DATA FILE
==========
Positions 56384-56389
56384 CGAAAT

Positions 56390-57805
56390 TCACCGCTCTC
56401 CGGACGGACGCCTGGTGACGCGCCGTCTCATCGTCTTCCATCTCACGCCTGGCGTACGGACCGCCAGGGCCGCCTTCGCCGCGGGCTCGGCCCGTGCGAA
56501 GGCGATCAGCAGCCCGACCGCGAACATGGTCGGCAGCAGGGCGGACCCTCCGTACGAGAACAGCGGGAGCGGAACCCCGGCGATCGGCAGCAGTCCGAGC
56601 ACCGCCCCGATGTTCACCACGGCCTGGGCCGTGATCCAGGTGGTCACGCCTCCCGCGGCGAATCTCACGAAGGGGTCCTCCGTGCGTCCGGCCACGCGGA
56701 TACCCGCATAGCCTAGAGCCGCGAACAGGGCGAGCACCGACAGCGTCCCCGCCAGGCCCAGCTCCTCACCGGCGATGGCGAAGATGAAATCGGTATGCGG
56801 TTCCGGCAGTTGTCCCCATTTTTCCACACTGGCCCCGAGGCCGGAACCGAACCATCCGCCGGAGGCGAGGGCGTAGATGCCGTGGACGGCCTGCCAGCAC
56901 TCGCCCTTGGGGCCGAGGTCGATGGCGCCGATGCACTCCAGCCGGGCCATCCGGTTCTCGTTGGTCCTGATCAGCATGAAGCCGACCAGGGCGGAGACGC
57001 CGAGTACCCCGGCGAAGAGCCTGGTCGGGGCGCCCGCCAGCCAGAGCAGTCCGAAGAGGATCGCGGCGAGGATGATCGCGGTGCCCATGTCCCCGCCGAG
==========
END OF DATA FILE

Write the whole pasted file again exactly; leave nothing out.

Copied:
Positions 56384-56389
56384 CGAAAT

Positions 56390-57805
56390 TCACCGCTCTC
56401 CGGACGGACGCCTGGTGACGCGCCGTCTCATCGTCTTCCATCTCACGCCTGGCGTACGGACCGCCAGGGCCGCCTTCGCCGCGGGCTCGGCCCGTGCGAA
56501 GGCGATCAGCAGCCCGACCGCGAACATGGTCGGCAGCAGGGCGGACCCTCCGTACGAGAACAGCGGGAGCGGAACCCCGGCGATCGGCAGCAGTCCGAGC
56601 ACCGCCCCGATGTTCACCACGGCCTGGGCCGTGATCCAGGTGGTCACGCCTCCCGCGGCGAATCTCACGAAGGGGTCCTCCGTGCGTCCGGCCACGCGGA
56701 TACCCGCATAGCCTAGAGCCGCGAACAGGGCGAGCACCGACAGCGTCCCCGCCAGGCCCAGCTCCTCACCGGCGATGGCGAAGATGAAATCGGTATGCGG
56801 TTCCGGCAGTTGTCCCCATTTTTCCACACTGGCCCCGAGGCCGGAACCGAACCATCCGCCGGAGGCGAGGGCGTAGATGCCGTGGACGGCCTGCCAGCAC
56901 TCGCCCTTGGGGCCGAGGTCGATGGCGCCGATGCACTCCAGCCGGGCCATCCGGTTCTCGTTGGTCCTGATCAGCATGAAGCCGACCAGGGCGGAGACGC
57001 CGAGTACCCCGGCGAAGAGCCTGGTCGGGGCGCCCGCCAGCCAGAGCAGTCCGAAGAGGATCGCGGCGAGGATGATCGCGGTGCCCATGTCCCCGCCGAG